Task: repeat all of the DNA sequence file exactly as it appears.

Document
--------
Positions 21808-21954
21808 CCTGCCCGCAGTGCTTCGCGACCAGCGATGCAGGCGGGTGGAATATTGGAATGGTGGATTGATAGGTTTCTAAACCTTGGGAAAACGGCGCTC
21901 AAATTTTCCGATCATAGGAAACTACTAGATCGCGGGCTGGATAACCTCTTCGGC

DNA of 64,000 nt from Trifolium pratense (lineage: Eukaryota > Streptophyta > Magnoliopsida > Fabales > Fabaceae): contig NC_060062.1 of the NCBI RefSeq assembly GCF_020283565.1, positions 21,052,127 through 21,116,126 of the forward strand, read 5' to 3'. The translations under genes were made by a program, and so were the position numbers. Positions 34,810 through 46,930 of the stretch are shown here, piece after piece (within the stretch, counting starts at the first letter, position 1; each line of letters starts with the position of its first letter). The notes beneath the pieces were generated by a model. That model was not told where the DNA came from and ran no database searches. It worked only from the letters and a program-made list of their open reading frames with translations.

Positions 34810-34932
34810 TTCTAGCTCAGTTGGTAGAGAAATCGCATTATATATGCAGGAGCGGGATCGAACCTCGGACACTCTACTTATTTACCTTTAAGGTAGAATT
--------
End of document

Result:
Positions 21808-21954
21808 CCTGCCCGCAGTGCTTCGCGACCAGCGATGCAGGCGGGTGGAATATTGGAATGGTGGATTGATAGGTTTCTAAACCTTGGGAAAACGGCGCTC
21901 AAATTTTCCGATCATAGGAAACTACTAGATCGCGGGCTGGATAACCTCTTCGGC

DNA of 64,000 nt from Trifolium pratense (lineage: Eukaryota > Streptophyta > Magnoliopsida > Fabales > Fabaceae): contig NC_060062.1 of the NCBI RefSeq assembly GCF_020283565.1, positions 21,052,127 through 21,116,126 of the forward strand, read 5' to 3'. The translations under genes were made by a program, and so were the position numbers. Positions 34,810 through 46,930 of the stretch are shown here, piece after piece (within the stretch, counting starts at the first letter, position 1; each line of letters starts with the position of its first letter). The notes beneath the pieces were generated by a model. That model was not told where the DNA came from and ran no database searches. It worked only from the letters and a program-made list of their open reading frames with translations.

Positions 34810-34932
34810 TTCTAGCTCAGTTGGTAGAGAAATCGCATTATATATGCAGGAGCGGGATCGAACCTCGGACACTCTACTTATTTACCTTTAAGGTAGAATT